Blogger dkuehn said...

I am criticizing the author of that article for equating Smith and Walras/Arrow/Debreu.

I do see value in the latter for helping us better understand the properties of the neoclassical model (which, we should always rememebr - is a model, not reality). Maybe you disagree with me on that or maybe you agree. But I definitely agree it's not the same as Smith.

I do think Smith generalizes the invisible hand more than you imply. What is the point of the discussion of the butcher, the baker, and the brewer if not that private self-interest, in a market, generates public good?

And it really shouldn't be so offensive to suggest this. Smith draws on Mandeville who makes the same point.

I have a follow-up post, quoting your comment, that hopefully clarifies this.

8:01 pm  
Blogger Gavin Kennedy said...


“I do think Smith generalizes the invisible hand more than you imply. What is the point of the discussion of the butcher, the baker, and the brewer if not that private self-interest, in a market, generates public good?”

Au contraire. Smith’s point is far more fundamental to his thinking than your comment above appears to suggest. Mere self-interest is not enough. That stops at ‘self-love’. More is required, which you can read in what he says in that paragraph – linked to his previous paragraph in Wealth Of Nations.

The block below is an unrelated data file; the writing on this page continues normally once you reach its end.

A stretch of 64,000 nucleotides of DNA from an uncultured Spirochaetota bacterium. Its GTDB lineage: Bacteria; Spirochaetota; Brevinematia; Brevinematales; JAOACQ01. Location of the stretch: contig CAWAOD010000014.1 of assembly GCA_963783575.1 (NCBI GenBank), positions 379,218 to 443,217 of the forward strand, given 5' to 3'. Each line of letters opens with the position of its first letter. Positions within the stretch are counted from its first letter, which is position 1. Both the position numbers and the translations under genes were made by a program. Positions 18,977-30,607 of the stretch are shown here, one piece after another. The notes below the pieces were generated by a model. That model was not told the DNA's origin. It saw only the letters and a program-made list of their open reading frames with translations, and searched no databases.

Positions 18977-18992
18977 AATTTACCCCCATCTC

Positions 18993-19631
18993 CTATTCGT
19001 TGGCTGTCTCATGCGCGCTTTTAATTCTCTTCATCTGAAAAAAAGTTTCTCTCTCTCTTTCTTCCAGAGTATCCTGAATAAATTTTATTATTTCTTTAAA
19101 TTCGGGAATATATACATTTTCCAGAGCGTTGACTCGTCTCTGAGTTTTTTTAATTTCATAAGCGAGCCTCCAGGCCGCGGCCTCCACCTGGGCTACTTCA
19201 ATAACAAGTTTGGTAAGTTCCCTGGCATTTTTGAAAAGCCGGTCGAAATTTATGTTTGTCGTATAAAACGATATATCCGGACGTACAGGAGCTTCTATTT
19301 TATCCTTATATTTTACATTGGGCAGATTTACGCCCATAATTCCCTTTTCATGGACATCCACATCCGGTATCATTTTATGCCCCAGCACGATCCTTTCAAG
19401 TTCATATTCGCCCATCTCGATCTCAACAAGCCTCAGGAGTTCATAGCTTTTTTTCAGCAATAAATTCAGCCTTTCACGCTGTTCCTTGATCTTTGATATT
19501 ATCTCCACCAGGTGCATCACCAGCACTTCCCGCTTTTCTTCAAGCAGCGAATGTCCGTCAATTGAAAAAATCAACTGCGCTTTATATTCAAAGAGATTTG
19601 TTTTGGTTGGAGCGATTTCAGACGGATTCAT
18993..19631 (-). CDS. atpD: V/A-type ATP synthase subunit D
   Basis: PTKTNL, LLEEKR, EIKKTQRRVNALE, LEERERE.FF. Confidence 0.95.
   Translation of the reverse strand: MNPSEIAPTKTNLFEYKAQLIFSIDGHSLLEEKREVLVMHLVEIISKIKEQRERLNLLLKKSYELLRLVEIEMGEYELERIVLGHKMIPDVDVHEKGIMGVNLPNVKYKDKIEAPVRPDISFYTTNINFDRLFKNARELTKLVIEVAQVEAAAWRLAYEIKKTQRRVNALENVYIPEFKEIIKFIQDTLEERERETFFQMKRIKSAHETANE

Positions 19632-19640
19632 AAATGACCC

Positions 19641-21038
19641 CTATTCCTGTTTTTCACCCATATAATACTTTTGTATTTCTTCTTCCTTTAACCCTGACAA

Smith does not suggest we argue for, or demand, our self-interest; he advises you merely telling them of your own! Two egoistic self-interested would-be bargainers would never come to an agreement about the contents and price of your dinner, where neither would move or trade for the exchange.

[Smith’s advice on bargaining and my observation of thousands of actual bargaining in business around the world led to my career in business, and at Edinburgh Business School, as a consultant/ practitioner in bargaining until I retired in 2005].

Note Smith’s insightful description of the nature of the Smithian bargain: “Give me this that I want and you shall have this which you want”. In short, bargaining is a process of mediation of each party’s wants to sufficient of the other party’s wants to find an agreement: “If you give me [some] of what I want, then I shall give [this] that you want”. The passage is not about naked self-interest generating “public good”.

Finally, I modified my posted flawed comment on Lost Legacy immediately I reviewed my post on your Blog, taking closer account of your original post. I hope this clarifies my error in jumping in too quickly (we must always correct errors when we become aware of them – this happened either side of a family celebration while on holiday in France).

I shall post a corrective response on your web site later today – after half the family departs for a flight home this morning.

6:49 am  
Blogger Blue Aurora said...

Sorry to nitpick sir, but you spelled his name incorrectly. It's "Kuehn", not "Kuen".

P.S. Gavin Kennedy, have you seen "The Economist as Philosopher" video discussion between Robert Skidelsky and Nicholas Phillipson?

1:18 pm